Ohio Prosecutors Propose Elimination of Some Mandatory Prison Sentences

    Ohio criminal prosecutors are backing a plan to eliminate some mandatory prison sentences for trafficking and possessing chemicals for the manufacture of drugs, the Columbus Dispatch reported March 24.

    The changes proposed by http://www.ohiopa.org/  Ohio prosecutors will amend “tough-on-crime” laws from the 1980's and 1990's. They also proposed reducing some non-drug crimes — like assaulting a school teacher, administrator, or school-bus operator — to misdemeanors from felonies.

    The plan would also give judges greater flexibility to send second-time drug offenders to drug treatment rather than back to prison.

    “There is a little bit different view on drug offenses than there was 20 years ago when many of these laws were enacted,” said John Murphy, executive director of the Ohio Prosecuting Attorneys Association.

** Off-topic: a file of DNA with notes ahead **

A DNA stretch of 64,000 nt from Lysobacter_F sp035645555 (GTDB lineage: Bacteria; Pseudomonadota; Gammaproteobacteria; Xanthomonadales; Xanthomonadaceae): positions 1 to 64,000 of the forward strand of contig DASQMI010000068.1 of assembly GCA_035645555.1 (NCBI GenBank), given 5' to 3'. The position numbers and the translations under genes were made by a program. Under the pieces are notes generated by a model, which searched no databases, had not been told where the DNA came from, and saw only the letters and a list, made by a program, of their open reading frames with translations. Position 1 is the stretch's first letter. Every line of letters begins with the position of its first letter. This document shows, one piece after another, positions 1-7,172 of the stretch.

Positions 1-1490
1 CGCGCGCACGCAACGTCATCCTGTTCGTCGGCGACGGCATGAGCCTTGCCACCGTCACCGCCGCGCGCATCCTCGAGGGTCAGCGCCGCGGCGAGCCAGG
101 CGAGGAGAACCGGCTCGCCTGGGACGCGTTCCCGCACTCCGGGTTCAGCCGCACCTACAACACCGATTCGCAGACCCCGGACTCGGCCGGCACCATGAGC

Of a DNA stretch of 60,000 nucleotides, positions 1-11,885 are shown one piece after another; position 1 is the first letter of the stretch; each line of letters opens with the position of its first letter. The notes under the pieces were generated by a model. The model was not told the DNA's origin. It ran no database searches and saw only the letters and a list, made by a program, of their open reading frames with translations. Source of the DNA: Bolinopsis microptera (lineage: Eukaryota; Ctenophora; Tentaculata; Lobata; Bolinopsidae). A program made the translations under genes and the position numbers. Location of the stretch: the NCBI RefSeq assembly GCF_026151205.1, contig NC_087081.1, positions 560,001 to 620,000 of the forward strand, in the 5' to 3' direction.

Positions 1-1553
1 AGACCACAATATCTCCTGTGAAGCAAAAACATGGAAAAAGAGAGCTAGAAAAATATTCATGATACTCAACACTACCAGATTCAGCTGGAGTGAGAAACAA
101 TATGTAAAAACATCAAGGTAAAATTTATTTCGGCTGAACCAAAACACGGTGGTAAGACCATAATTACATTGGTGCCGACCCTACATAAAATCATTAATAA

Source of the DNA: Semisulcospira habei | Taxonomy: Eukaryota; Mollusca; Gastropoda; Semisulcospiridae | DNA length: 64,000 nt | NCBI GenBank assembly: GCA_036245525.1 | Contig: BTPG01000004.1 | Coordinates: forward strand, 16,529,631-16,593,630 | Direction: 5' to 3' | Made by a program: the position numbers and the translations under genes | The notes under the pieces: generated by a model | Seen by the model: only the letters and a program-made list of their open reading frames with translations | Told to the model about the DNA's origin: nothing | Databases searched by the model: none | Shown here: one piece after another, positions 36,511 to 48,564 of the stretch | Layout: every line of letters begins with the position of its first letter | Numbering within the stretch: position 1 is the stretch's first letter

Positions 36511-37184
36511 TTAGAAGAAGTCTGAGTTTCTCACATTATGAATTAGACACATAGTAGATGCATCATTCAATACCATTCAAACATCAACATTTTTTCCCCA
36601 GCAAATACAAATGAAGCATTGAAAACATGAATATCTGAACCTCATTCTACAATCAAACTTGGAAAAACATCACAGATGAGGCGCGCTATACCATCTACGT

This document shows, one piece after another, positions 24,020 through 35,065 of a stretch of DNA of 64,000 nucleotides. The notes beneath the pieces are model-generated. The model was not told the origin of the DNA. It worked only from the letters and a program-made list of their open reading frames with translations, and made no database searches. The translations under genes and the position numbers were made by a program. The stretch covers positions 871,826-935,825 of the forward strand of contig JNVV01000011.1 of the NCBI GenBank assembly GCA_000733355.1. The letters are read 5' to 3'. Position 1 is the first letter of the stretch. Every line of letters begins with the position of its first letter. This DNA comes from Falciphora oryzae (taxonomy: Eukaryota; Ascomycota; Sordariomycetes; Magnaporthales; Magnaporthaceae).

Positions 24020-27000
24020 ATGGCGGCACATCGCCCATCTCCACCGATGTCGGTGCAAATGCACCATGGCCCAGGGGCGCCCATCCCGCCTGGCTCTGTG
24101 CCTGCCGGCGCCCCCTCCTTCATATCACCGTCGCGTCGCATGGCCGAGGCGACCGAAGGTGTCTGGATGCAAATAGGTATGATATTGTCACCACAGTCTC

Possession or trafficking of a kilogram of powder cocaine and 20 kilograms of marijuana would still result in a mandatory prison sentence, said David Droll, head of the Ohio Criminal Sentencing Commission.

    By Partnership Staff
    March 2009

    Published

    March 2009

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